As readers of our articles over the years will recall, we have maintained two model income portfolios which have been the foundation of our personal investing. While these models are not identical to our personal holdings, they are extremely similar.

The first model, which we call the Short/Medium Duration Income Portfolio, was originally formed in October of 2014. The guidelines for this portfolio have not changed since formation and primarily dictate that only shorter maturity instruments shall be held, and that issues will not be traded except in rare instances.


Over the 3 ½ years since inception, the Short/Medium Duration Portfolio has achieved a total return of almost 24% and would seem to be on track to achieve a total return of 26-27% at the four-year mark.

There have only been two true security sales from this portfolio, although there have been many issues called for redemption. At the time of inception, we never would have thought that interest rates would remain as low as they have and that so many issues would be “refinanced” at even lower coupons. This has made it an ongoing challenge to remain nearly fully invested within the parameters of our “rules.” But in the end, we have been very happy with the return on this low stress portfolio. The reason we say low stress is because the volatility of shorter duration securities is much lower than perpetual preferred securities. Additionally, the pressure to trade issues is reduced to a minimum.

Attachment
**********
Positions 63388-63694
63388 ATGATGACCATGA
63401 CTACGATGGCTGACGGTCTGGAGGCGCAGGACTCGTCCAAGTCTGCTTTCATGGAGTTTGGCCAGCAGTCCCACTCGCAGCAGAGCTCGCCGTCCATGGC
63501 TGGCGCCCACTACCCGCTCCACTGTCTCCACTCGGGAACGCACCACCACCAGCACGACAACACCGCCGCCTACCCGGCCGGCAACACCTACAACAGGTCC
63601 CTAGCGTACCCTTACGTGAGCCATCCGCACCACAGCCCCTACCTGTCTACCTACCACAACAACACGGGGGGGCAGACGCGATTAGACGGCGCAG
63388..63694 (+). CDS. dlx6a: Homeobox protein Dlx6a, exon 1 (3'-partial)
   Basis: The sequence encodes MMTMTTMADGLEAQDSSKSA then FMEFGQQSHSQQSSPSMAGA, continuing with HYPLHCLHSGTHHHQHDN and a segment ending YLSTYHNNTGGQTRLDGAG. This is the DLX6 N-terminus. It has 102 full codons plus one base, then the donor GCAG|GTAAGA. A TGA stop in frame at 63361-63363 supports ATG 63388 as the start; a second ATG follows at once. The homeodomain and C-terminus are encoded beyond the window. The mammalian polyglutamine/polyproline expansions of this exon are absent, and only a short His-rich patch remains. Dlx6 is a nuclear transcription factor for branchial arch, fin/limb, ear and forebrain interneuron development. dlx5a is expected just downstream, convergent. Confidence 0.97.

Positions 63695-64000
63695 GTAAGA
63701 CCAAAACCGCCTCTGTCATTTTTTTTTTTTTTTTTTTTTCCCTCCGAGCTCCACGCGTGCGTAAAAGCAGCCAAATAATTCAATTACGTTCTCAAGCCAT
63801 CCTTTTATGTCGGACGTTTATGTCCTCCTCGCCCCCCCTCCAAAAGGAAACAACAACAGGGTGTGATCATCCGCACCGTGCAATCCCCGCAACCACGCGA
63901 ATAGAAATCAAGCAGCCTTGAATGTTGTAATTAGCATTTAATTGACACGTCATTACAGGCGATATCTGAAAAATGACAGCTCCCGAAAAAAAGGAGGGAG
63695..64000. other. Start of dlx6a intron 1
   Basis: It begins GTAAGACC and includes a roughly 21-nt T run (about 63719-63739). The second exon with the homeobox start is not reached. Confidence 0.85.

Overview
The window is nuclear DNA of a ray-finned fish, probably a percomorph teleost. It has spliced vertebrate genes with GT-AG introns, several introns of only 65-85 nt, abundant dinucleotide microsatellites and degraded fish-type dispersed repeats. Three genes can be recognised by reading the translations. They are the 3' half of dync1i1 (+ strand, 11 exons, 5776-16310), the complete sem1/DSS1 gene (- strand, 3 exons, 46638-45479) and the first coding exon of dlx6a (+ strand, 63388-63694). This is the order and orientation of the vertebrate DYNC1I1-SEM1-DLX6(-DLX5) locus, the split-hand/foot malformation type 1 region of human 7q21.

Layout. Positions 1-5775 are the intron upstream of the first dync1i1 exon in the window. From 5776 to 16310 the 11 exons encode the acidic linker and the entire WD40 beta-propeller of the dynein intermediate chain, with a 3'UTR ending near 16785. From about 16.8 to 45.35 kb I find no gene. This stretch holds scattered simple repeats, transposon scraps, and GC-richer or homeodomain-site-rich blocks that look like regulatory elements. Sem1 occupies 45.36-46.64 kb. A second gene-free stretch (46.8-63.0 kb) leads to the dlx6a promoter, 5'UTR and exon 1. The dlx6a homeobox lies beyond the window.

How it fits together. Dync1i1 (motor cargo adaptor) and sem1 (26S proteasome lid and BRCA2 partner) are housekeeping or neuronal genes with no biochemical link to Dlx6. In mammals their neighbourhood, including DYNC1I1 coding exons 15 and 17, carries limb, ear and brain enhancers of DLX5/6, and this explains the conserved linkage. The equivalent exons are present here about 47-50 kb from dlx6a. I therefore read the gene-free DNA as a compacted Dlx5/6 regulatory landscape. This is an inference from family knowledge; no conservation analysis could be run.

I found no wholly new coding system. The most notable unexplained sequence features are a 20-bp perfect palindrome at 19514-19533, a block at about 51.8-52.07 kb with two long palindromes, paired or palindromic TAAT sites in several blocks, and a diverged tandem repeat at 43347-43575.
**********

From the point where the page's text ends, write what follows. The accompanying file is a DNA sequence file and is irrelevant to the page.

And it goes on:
In addition to the above portfolio, we have another favorite, which is the Medium Duration Income Portfolio with Zip. For all practical purposes, this is the same portfolio as the Short/Medium Duration Income Portfolio with one important difference. This portfolio typically contains at least one real estate investment trust (REIT) or master limited partnership (MLP), which is meant to provide some “zip,” although on occasion it provides some “zap,” as one can’t hold one or two of these issues and not add risk to the portfolio.